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Finally, some hope for jobless aid

Bipartisan talks have started up again to restore benefits to the long-term unemployed.
A job seeker (L) makes her pitch to a recruiter while others wait their turn at the Colorado Hospital Association health care career fair in Denver April 9, 2013.
A job seeker (L) makes her pitch to a recruiter while others wait their turn at the Colorado Hospital Association health care career fair in Denver April 9, 2013.

President Obama struck a conciliatory tone in Tuesday's State of the Union address. But there was one demand that he tried to hammer home with force: extending long-term unemployment benefits, which expired Dec. 31. "Congress, give these hardworking, responsible Americans that chance," he said to applause from his Democratic colleagues. "Give them that chance."

His remarks heartened members of Congress who've struggled to keep the issue alive as talks over jobless aid have stalled; some even brought unemployed workers as their guests to Tuesday's speech. In recent days, Democratic Sen. Jack Reed has renewed talks with GOP Sens. Dean Heller and Susan Collins to pull together a new proposal for a three-month extension that would be paid for.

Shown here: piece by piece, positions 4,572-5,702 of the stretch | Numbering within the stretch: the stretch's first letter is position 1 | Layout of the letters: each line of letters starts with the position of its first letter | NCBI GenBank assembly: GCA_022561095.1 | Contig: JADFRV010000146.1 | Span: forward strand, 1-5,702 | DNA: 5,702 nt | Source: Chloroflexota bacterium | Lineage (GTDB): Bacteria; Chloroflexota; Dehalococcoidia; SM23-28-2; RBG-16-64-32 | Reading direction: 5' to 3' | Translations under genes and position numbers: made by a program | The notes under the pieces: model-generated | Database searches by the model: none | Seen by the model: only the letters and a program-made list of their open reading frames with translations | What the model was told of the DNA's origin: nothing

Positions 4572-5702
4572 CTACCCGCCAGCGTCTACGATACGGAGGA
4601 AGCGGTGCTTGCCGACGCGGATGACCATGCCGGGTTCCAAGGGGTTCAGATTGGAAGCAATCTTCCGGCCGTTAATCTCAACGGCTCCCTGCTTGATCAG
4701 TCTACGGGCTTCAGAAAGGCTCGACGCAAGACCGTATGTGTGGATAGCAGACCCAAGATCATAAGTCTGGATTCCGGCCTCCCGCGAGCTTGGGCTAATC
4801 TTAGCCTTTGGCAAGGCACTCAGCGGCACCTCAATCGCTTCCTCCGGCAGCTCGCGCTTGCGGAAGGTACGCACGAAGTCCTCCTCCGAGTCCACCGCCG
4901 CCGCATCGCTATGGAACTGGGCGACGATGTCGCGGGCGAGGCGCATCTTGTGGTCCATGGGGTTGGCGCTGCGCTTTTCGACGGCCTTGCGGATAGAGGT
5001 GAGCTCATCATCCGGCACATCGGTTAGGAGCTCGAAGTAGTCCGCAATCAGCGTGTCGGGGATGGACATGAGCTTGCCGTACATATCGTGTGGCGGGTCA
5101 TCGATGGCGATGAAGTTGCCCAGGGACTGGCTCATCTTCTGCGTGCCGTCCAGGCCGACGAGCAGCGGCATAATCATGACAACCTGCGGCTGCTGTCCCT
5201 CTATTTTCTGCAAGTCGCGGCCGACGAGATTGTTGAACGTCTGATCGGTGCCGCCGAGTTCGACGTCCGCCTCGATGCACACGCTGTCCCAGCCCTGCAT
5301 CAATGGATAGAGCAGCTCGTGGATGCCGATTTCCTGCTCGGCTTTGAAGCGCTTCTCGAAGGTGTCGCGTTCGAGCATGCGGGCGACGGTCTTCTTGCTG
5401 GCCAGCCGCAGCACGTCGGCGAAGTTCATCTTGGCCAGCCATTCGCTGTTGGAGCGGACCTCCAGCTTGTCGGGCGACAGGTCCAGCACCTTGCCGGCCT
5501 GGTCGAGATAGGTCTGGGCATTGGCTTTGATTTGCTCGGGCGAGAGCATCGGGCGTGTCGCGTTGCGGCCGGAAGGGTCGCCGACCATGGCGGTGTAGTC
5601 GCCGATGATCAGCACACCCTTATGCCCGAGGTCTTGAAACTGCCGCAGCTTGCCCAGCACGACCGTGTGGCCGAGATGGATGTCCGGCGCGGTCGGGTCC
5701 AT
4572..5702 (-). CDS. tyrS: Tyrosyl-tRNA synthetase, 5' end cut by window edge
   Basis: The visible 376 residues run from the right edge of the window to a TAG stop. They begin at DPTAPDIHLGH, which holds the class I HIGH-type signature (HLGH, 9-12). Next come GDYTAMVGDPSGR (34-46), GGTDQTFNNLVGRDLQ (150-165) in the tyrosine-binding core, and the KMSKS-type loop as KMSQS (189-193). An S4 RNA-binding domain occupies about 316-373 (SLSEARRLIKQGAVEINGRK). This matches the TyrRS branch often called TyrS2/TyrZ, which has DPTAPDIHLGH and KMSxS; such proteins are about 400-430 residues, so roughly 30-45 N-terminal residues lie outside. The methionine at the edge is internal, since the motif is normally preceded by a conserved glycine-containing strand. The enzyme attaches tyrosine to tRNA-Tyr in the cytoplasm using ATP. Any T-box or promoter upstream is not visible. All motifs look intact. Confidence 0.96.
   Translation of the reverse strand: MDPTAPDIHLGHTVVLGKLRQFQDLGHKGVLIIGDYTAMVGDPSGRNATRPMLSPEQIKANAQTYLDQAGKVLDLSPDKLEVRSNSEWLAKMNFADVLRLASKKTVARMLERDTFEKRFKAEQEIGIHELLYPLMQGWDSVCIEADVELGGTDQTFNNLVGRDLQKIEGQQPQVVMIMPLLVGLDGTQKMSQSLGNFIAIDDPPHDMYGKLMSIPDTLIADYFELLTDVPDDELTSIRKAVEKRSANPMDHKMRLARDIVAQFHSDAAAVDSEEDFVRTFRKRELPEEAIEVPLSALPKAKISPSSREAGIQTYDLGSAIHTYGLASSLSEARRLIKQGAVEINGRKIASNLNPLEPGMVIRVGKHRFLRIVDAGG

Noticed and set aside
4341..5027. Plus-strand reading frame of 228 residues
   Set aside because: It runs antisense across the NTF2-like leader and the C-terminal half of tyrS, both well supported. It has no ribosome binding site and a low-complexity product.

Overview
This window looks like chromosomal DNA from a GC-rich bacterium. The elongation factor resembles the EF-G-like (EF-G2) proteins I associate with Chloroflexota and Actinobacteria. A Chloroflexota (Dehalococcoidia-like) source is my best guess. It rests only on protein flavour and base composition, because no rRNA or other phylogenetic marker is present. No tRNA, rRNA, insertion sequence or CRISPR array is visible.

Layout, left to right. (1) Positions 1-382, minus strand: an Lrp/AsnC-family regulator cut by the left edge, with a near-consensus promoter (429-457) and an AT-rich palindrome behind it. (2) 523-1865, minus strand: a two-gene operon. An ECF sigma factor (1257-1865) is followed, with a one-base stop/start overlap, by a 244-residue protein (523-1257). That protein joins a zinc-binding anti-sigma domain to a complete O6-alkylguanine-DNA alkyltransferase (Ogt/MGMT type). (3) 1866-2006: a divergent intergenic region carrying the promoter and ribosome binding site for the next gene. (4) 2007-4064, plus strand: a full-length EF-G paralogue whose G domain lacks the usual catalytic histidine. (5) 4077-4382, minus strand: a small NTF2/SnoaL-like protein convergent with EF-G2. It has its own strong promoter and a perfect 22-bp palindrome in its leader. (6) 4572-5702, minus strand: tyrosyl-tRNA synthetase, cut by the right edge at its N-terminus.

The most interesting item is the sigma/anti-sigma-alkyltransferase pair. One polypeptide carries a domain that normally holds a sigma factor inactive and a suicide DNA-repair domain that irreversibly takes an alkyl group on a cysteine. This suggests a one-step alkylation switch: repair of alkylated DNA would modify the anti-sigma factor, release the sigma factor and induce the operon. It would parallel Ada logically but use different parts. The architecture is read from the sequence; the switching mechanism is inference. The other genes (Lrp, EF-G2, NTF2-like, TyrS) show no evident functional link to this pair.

Such a plan would back away from earlier Democratic demands for a year-long extension, or a shorter extension without offets, both of which Senate Republicans threatened to filibuster. But those close to the negotations say that real progress is being made on a new bill, which could surface as soon as Friday morning in the Senate and come up for a vote early next week. 

The main idea under consideration would offset an estimated $6 billion in benefits with an extension of pension changes that were originally incorporated into the 2012 highway funding bill. The change, known as "pension smoothing," raises money by reducing the contributions that private companies make to the federal government to insure their workers' pensions. The Washington Post first reported the development on Tuesday.

Some have criticized the provision as a budget gimmick, arguing that the short-term gains risk future costs. But Republicans themselves have supported the idea in the past, proposing it as an offset for repealing Obamacare's medical device tax last fall, one Democratic aide pointed out. "We were working hard before SOTU, we’re still working hard and we hope to get it done soon," the aide added.

An estimated 1.3 million unemployed workers lost their federal benefits when 2013 ended. Unless Congress acts before the end of January, an additional 310,000 will be cut off from aid, as their state benefits will expire without any federal backstop. Most Republicans have been reluctant to go along, though House Speaker John Boehner said he'd consider proposals that are paid for. 

Advocates for the unemployed say they're still extremely concerned about the fate of the legislation and the ongoing impact on the unemployed. "There are serious negotiations going on and some people are expressing cautious optimism, but we need to see a breakthrough soon. Very soon," said Judy Conti, federal advocacy coordinator for the National Employment Law Project.